In the latest example of the Laffer Curve we see that 0% of $60 billion is less than [some number > 0]% of $60 billion.
See, Apple doesn’t think that having to pay the world’s highest corporate income tax is in the best interests of the company. Or the shareholders. So it’s not going to pay the tax.
Apple made an aggressive pitch for a corporate tax holiday Monday, stressing that it plans to keep more than $60 billion parked offshore until Congress makes it easier for companies to bring those profits home.
“Repatriating the cash from offshore would result in significant tax consequences under current U.S. law,” Apple Chief Financial Officer Peter Oppenheimer said on a conference call.
Now, many good and right thinking liberals would say that Apple is not paying “its fair share.” After all, that money is profit and Apple has a responsibility to pay taxes on profits. Perhaps BUT, Apple has already paid taxes on those profits in the country where they earned them.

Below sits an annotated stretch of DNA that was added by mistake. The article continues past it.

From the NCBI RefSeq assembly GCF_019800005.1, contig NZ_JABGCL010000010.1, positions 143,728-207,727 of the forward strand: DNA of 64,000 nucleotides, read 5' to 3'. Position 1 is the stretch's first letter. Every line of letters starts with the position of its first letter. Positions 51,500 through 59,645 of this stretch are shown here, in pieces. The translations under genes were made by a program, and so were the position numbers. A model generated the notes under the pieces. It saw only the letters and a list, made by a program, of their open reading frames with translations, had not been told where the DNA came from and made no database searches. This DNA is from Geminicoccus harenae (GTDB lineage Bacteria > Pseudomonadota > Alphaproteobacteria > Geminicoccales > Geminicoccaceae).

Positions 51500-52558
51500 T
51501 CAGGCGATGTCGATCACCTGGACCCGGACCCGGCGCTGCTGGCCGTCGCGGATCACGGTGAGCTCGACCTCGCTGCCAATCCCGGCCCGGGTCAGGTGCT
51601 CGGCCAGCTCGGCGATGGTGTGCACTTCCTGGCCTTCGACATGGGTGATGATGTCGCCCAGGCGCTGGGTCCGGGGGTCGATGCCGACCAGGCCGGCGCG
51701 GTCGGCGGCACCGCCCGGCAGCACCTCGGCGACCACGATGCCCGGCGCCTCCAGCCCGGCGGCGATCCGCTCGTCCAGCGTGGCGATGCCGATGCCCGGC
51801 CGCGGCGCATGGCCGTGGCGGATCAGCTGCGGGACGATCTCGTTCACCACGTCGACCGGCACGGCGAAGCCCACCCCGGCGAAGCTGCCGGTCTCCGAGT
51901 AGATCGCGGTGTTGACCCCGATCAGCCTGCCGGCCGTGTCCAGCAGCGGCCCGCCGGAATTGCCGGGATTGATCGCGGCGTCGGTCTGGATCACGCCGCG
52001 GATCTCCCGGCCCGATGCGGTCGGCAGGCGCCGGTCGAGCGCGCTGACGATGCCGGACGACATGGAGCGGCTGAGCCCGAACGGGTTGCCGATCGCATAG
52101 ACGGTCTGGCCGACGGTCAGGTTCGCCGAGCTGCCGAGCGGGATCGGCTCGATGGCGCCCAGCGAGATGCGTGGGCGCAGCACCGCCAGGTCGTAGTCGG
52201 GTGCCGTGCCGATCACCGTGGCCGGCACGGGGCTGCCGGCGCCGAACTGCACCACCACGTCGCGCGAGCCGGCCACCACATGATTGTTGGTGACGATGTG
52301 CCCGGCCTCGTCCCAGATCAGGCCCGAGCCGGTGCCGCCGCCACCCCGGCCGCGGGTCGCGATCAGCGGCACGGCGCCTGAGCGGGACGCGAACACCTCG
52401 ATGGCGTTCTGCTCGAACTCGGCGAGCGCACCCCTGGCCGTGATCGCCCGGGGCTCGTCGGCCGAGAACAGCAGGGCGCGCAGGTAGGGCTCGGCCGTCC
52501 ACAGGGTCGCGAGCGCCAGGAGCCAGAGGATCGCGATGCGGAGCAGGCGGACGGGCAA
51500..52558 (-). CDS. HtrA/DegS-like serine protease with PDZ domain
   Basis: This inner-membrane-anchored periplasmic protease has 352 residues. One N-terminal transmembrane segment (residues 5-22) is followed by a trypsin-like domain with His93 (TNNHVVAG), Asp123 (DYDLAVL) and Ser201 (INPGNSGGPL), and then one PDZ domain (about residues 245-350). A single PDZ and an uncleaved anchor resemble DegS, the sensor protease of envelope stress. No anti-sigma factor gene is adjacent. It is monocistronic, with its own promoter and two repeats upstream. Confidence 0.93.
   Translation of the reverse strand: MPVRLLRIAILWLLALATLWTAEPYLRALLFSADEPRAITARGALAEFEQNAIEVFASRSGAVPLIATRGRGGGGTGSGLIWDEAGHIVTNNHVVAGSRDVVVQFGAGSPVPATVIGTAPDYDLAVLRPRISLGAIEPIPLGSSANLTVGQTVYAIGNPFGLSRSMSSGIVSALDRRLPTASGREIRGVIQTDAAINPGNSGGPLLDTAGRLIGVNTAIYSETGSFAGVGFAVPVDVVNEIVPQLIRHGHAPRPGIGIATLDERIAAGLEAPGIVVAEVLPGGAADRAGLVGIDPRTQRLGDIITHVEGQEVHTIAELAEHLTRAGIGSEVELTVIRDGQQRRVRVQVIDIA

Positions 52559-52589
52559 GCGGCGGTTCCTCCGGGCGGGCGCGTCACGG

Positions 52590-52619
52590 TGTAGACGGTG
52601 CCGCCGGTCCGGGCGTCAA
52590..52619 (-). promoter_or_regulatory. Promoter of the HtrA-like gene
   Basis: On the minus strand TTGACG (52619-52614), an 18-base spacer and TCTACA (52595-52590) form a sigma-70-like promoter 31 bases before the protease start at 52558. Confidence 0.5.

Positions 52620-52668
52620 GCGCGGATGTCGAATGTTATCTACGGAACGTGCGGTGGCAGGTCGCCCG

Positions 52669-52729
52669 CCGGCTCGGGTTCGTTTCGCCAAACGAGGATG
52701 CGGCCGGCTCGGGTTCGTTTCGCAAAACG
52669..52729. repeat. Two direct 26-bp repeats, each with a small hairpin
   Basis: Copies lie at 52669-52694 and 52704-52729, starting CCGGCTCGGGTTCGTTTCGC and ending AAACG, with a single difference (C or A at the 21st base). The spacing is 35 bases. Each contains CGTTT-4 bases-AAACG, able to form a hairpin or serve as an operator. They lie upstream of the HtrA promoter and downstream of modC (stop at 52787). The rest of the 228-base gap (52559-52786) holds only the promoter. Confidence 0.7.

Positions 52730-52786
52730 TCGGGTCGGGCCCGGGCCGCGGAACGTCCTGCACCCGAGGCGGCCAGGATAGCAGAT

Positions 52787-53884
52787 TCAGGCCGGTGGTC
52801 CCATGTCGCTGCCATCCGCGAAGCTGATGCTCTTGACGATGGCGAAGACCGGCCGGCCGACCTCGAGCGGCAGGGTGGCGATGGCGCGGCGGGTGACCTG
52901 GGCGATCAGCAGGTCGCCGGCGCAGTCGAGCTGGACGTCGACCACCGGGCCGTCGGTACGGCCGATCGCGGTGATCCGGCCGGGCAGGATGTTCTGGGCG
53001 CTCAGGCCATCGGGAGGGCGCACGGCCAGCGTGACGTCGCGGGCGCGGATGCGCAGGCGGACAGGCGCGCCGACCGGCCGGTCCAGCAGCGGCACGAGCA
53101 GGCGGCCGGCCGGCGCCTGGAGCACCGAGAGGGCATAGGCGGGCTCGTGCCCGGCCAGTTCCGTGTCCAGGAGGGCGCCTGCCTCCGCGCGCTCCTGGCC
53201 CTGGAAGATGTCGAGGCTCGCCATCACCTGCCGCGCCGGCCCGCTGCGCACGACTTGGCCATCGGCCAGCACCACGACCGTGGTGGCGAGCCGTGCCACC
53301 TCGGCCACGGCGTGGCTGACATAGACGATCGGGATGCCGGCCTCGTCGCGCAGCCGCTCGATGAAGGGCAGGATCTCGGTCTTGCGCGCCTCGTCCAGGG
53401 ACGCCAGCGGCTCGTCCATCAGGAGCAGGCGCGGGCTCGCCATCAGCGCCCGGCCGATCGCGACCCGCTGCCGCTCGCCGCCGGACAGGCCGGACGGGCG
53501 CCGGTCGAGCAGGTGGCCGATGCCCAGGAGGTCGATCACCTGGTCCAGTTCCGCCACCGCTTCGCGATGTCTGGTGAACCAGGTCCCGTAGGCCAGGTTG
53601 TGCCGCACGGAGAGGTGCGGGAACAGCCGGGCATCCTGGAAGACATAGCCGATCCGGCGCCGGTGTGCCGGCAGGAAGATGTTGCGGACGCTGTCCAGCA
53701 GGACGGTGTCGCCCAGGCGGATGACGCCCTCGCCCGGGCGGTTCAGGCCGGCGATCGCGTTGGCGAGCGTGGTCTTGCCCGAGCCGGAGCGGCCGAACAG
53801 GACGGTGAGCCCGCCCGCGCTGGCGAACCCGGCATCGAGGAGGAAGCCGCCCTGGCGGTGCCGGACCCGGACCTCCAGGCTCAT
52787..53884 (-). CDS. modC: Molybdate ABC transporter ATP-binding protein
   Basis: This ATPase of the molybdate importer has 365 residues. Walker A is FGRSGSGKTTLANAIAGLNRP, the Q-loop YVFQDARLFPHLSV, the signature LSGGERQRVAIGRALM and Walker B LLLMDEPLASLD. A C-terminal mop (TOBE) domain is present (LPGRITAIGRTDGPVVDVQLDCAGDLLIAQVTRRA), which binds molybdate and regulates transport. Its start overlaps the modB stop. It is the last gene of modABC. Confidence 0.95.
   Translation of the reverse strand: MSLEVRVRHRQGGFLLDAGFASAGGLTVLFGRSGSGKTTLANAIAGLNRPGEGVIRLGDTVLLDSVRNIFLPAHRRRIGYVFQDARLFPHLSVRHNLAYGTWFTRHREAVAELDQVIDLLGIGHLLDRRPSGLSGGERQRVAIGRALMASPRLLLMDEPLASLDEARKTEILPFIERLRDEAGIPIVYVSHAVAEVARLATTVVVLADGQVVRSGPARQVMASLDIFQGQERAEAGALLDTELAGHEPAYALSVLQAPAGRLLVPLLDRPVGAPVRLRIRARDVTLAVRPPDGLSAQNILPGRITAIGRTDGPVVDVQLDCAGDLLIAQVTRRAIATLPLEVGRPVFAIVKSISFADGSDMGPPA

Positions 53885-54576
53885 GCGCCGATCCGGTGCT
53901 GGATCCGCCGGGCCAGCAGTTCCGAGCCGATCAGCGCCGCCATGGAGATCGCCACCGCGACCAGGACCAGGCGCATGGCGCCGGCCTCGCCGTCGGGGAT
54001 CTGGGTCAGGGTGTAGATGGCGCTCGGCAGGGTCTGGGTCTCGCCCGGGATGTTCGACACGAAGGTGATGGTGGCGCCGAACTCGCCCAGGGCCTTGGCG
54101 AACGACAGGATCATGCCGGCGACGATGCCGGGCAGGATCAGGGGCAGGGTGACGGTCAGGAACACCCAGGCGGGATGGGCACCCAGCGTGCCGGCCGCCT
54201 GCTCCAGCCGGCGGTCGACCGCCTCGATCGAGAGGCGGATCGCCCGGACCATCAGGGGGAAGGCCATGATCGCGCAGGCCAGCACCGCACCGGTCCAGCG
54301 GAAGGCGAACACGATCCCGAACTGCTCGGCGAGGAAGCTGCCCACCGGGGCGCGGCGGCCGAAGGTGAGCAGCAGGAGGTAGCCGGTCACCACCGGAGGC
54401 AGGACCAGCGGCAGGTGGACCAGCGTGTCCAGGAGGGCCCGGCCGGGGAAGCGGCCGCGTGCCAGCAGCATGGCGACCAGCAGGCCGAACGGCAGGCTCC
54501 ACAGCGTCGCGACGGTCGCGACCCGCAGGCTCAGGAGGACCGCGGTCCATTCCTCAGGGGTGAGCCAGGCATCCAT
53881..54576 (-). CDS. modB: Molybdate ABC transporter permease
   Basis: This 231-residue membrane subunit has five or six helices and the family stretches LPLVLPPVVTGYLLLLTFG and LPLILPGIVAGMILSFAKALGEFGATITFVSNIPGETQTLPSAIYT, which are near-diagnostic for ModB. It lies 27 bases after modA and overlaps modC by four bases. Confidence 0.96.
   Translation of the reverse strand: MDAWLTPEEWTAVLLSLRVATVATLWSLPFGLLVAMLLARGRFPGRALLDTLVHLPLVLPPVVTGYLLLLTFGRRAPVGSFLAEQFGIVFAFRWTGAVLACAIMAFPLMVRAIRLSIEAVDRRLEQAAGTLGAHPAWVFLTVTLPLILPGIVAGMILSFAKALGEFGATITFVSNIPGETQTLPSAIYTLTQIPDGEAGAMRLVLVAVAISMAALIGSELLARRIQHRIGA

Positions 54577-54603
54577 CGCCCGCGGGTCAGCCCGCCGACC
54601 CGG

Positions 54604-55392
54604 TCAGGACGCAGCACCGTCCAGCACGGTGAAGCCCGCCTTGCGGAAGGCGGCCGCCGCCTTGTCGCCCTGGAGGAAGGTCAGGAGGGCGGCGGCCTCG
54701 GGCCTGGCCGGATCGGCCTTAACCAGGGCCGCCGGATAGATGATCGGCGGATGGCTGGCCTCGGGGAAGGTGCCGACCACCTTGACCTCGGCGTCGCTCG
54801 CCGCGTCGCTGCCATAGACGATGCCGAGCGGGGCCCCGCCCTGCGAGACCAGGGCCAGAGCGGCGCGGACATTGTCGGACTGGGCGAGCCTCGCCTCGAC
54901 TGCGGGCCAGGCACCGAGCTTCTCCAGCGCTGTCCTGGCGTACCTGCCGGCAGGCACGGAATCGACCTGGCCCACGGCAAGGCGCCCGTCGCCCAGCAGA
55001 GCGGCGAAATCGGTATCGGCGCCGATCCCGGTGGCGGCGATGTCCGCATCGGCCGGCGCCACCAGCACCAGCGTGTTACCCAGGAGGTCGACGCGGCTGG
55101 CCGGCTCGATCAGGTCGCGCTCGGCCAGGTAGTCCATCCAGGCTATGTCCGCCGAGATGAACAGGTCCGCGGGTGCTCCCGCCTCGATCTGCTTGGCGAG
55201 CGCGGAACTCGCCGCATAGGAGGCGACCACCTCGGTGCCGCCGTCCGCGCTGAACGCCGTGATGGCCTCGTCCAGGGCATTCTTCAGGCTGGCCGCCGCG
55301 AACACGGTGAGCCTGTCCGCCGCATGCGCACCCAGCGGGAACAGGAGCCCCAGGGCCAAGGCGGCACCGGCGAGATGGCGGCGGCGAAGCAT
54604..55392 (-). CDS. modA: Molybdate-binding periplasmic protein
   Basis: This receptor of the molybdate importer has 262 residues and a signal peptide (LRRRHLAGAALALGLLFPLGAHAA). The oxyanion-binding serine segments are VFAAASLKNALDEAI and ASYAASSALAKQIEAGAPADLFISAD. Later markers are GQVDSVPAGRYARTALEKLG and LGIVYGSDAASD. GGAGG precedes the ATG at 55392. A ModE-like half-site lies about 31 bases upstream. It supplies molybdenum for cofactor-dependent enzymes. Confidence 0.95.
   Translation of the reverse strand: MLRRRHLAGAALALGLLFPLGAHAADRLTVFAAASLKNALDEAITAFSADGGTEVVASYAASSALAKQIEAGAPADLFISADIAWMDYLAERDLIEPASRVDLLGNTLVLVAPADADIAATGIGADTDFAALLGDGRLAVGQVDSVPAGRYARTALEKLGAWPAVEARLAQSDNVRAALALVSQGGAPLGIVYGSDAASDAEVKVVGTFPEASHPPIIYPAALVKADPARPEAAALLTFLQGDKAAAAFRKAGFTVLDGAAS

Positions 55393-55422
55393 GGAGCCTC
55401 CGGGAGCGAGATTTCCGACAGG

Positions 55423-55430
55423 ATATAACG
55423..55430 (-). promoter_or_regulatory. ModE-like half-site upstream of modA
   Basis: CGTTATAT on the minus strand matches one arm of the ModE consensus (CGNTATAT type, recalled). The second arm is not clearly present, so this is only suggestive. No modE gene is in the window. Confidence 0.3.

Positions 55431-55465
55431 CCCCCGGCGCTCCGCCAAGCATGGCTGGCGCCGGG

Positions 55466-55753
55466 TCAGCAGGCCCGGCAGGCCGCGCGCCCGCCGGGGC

True, the United States is offering multi-nationals a tax break in the form of a deduction. In other words, Apple could deduct from its profits the amount of foreign taxes it paid. In other words, this:
If Apple earned $100 in Elbonia and Elbonia charged a modest 15% corporate tax rate, Apple would take that $100, pay $15 and be left with $85. Now, if Apple wants to bring back that money it earned in Elbonia, it would have to pay an American tax of 35% minus the deduction: [$100-$15=$85*35% = $29.75].
If you’re keeping up with the math that leaves Apple with $55.25 of the original $100.00. Pure nonsense.
Reduce taxes. Increase revenues.